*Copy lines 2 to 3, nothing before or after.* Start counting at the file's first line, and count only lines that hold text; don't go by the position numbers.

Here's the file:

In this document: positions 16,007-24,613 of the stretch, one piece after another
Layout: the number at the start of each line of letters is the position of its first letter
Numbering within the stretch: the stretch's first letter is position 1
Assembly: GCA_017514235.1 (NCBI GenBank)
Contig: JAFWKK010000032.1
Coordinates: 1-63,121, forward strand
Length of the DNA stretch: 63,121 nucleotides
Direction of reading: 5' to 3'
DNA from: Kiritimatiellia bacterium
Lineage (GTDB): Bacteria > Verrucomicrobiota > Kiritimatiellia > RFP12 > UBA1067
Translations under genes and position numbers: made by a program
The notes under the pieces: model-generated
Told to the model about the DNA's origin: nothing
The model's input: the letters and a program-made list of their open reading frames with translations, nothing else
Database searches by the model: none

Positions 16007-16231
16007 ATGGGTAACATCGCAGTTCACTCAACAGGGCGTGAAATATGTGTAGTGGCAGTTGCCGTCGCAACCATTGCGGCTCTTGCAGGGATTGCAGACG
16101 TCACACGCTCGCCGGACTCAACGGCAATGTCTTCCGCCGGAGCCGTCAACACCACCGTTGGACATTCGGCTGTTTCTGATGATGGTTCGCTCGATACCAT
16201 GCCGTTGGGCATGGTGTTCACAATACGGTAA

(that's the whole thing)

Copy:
Layout: the number at the start of each line of letters is the position of its first letter
Numbering within the stretch: the stretch's first letter is position 1